As a Palo Alto resident, I am fortunate to be able to send my own children to an outstanding public school where academic success is the norm. But as the executive director of the Boys & Girls Clubs of the Peninsula, where I've worked for the past eight years, I see first hand the issues raised in the movie. At BGCP we work daily with 1,400 students to help them understand the importance of education. We help them select the right schools, including private and charter schools. We collaborate directly with five school districts and two community colleges.
We see some of our members thriving at large public schools — and we see too many who are not.
Our community here in Silicon Valley isn't an urban center such as the ones in the movie. But in some of our neighborhoods — right in the technology heart of this country — two-thirds of our kids are not graduating from high school.
"Waiting for Superman" dramatically illustrates this crisis. Are we as a society willing to let this continue?
We can begin to fix our local education system without the cape and tights — as everyday Clark Kents — by getting involved, changing structures and increasing funding.
I know from personal experience that teachers and administrators want the best for their students and that they work hard to help them. This is not a good guys vs. bad guys scenario. But as long as we see this as someone else's problem or fault, real change will be elusive.
Education is a community responsibility. Schools and teachers are a key part of the solution, not the entire solution. Until we accept that fact, we are just passing the buck. At my children's schools, parent volunteers allow for small reading groups, individual math instruction, field trips, games at recess and other features.
Charter schools have also demonstrated the power of parent volunteers. And there are many people in our community who would help kids other than their own — if they just knew how.
At BGCP we engage over 300 volunteers to mentor and tutor our members. We need to open our schools to engage community volunteers with activities like reading, tutoring, recreation, homework, being a teacher's aide -- not to take the place of certified teachers but to support them.
We must prepare children to succeed by investing in preschool, after-school, summer and mentoring programs. The school drop-outs I see face challenges outside of school that are more daunting than any algebra equation. To succeed academically, all students need to feel safe, have a sense of belonging and have positive relationships with caring adults. They need positive role models who help them understand why school matters.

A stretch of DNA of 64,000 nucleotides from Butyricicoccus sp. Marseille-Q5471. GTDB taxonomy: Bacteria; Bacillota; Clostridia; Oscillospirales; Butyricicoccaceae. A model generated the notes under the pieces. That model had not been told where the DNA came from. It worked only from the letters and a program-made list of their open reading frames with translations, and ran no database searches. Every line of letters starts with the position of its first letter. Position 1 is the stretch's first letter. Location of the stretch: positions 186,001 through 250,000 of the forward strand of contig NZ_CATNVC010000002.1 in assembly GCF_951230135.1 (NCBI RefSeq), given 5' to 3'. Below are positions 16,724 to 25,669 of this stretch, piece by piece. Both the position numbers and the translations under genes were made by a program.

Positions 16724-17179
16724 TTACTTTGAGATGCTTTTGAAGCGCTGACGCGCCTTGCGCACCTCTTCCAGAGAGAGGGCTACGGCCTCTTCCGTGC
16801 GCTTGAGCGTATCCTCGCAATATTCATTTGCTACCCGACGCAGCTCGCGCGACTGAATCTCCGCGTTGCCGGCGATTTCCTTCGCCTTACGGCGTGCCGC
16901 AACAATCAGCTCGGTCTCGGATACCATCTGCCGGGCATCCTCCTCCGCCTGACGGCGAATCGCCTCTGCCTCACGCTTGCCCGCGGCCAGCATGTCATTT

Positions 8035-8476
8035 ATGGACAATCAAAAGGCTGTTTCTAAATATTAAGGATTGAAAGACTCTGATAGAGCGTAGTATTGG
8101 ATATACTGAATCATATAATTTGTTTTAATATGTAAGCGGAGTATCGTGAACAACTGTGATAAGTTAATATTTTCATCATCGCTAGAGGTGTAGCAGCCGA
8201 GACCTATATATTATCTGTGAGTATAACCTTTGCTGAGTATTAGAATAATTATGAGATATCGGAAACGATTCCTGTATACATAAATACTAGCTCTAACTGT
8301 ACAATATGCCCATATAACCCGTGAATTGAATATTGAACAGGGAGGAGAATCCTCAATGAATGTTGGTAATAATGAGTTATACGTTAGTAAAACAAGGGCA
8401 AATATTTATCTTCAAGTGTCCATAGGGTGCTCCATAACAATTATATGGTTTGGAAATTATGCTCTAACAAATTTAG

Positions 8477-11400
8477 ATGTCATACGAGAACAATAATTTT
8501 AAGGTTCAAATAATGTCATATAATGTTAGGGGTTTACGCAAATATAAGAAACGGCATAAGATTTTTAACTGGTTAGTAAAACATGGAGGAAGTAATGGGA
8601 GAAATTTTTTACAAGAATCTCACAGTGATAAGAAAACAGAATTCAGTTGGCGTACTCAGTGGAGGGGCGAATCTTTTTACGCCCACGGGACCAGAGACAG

We need proactive school boards — the true heroes are public-school board members. They are the ones who set expectations and demand action. They select the superintendent and negotiate with teachers. They can cooperate with charter schools and replicate good ideas across all schools. They can influence the community to get involved.
If you can't personally serve, help the best candidates get elected.
Locally, we need a unified K-12 district. In our highest drop-out communities, we have separate K-8 and high school districts. The lower schools claim the high schools are failing and the high schools say the kids arrive too far behind to catch up.
Both perspectives have some truth, and a unified district will stop the finger-pointing and create accountability.
Schools should be neighborhood-based. Many of our students we serve commute one to two hours a day to high school. They often feel disconnected and isolated in their new environments. They lose precious study time on a bus. What message are we sending our children when we don't even provide a local school for them?
We need to increase funding for many schools. Yes inefficiencies exist and money doesn't solve all problems. But if money isn't important to improving education, why do Hillsborough parents contribute $2,000 per child per year? Why do private schools spend double what public schools do per child? Why do charter schools raise additional funds?
"Waiting for Superman" has done a great service by highlighting the education crisis. Now it's time for us Clark Kents to get into the act and make sure something happens in our school or district.